“That feels like a feat,” Ward said. “It can be hard just to get to the semifinals. We made a sweet run last night, and we were 4.8 in a softer bracket. It just wasn’t tough team roping. Tonight, we felt like it would be fast. We felt like it would take a 3-second run. We were in the truck driving today to a roping, and I said I think we could be 3 if we heated a runner up in the right part of the arena. It pays so much to win this rodeo, and it fell our way.”
Ward and Hawkins’ Fort Worth Final-Round Play-By-Play
Ward and Hawkins were next-to-last out in the clean-slate, final round of eight. With the timing controversy for Driggers and Nogueira, they also knew they’d have to get past a Driggers and Nogueira re-run. So luckily, their go-at-’em game plan was already safely in place.
“This is the first one of the week we’ve kind of talked about heating up,” Hawkins said of the short round. “Early in the week, the difference between first and nothing is $1,700. Last night it was $1,000 a hole, and tonight the difference between first and second is $8,000. We didn’t know what was going to happen with Kaleb and Junior, but we knew it was a once-in-a-lifetime tough breaks that went the wrong way for them. But we’re also in a spot, we’re not looking at the 4.6. We knew we have two of the best teams going, TWade and TG and Drigs and Junior right behind us. So we have to go make the best run we can make. For us, we have to go ahead and stay on it. That’s the easiest run we can make. The other runs were more difficult, just trying to catch through the program. Tonight we got to let our horses do what we do.”
“That was a sharper cut type cow,” Ward added. “The Minors were 4.8 on him. We felt like he was going to leave and push on us maybe a little bit. So Buds got up there and held him straight, maybe a step left. I tried to get as good a start as I could. And then it just seemed like he was the correct amount of rope to be sharp then Buds drilled him right off the turn. It felt like an amazing run.”
Ward and Hawkins’ names are synonymous with the names Biscuit and X, their signature mounts aboard whom they also won the 2021 NFR average, 2022 Lone Star Shootout, American Rodeo and Reno Open. Biscuit and X again did the heavy lifting in Fort Worth, and Hawkins says there’s no end in sight for their horses’ No. 1 status.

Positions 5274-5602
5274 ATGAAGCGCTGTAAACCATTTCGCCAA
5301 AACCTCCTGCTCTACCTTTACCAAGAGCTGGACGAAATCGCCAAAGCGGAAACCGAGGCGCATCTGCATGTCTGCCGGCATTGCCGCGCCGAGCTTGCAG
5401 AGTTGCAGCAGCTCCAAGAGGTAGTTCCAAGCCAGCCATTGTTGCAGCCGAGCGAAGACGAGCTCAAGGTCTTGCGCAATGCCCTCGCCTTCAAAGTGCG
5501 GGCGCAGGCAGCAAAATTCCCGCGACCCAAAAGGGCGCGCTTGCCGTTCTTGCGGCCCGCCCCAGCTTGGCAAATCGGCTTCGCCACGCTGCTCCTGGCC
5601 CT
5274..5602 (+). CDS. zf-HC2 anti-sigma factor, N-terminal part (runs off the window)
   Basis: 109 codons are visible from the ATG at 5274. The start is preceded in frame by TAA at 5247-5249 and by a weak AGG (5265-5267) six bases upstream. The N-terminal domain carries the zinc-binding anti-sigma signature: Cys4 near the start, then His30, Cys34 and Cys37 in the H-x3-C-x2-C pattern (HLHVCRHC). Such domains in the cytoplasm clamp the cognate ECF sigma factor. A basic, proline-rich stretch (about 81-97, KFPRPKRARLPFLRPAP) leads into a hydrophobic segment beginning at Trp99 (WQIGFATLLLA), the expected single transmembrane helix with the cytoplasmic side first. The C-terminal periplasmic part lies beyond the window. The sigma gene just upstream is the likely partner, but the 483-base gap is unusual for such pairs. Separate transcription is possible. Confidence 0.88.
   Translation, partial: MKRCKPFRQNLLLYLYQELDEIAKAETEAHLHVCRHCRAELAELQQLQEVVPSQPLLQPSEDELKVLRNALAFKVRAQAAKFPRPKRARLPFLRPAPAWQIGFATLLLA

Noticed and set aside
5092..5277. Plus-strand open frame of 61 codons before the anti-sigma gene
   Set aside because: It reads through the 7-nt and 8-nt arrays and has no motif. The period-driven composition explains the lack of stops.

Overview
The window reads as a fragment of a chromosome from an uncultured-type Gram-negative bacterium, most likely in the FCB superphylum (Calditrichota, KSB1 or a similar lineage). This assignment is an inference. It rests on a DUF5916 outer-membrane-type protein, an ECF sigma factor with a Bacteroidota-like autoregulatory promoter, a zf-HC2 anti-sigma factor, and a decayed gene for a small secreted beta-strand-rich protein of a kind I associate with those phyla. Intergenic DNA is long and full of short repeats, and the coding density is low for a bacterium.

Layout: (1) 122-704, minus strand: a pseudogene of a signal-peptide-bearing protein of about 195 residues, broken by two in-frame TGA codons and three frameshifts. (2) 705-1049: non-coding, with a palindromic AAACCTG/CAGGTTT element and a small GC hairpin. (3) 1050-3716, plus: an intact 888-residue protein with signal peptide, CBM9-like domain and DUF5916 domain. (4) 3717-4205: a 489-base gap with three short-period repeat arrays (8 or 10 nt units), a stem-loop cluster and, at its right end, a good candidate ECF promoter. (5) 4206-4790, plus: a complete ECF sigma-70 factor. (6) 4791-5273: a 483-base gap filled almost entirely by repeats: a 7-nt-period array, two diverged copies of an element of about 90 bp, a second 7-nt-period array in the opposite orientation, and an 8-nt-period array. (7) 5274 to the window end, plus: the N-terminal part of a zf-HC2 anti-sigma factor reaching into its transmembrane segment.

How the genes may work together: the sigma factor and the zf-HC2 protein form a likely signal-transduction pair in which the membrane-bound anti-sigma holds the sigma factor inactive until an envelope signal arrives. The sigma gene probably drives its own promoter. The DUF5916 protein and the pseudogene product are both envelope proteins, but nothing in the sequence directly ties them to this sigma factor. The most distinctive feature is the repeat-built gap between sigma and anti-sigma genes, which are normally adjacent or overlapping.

“Honestly, they’re really healthy,” Hawkins said. “It’s traditional that heel horses go a long time. X is 16 this year, and hasn’t showed any signs of slowing down. It’s easy for me to get him a little bit fat. I don’t practice on him as much as I used to, because he doesn’t need it. I have to talk myself into riding him, and honestly I have to be careful how much I ride him because I don’t want to change anything.”
Where the PRCA’s Team Roping World Standings Stand
In 2022, the PRCA faced challenges with updating standings from tournament-style rodeos. Money from these rodeos doesn’t fit any of the PRCA databases’ existing computer models to calculate standings and earnings, so this money must be entered in manually and in a less-timely manner than cowboys and reporters had grown accustom to before the emergence of these rodeo styles.
Before Fort Worth, Ward and Hawkins had $10,058.88 won a piece, putting Ward 10th in the standings and Hawkins seventh. They won $26,200 a man in Fort Worth, handily putting them first in the PRCA world standings. Without Fort Worth calculated, Driggers and Nogueira led the standings with $22,336.53 a man won. Had Driggers and Nogueira’s estimated 4.1-to-4.5-second run held—rather than the 8.9 that they settled for on their re-run that put them fourth—they’d have $8,000 more won, for a total of $16,260 a man out of Fort Worth, putting them ahead of Ward and Hawkins in the standings.
“The beautiful thing for those guys, and they’re not thinking this now: that team didn’t need to win this rodeo to make the National Finals or win the world championship,” Hawkins said. “Whether we’re ahead of them or not, they’re going to be heating them up all year. This will just be motivation for them to do better.”
Fort Worth Final Round Results:
1, Andrew Ward, Edmond, Okla., and Buddy Hawkins II, Stephenville, Texas, 3.9 seconds, $20,000 each. 2, Jake Cooper Clay, Sapulpa, Okla., and Billie Jack Saebens, Nowata, Okla., 4.6, $12,000. 3, Cody Snow, Los Olivos, Calif., and Wesley Thorp, Throckmorton, Texas, 5.4, $8,000. 4, Kaleb Driggers, Hoboken, Ga., and Junior Nogueira, Presidente Prude, Brazil, 8.9, $4,000.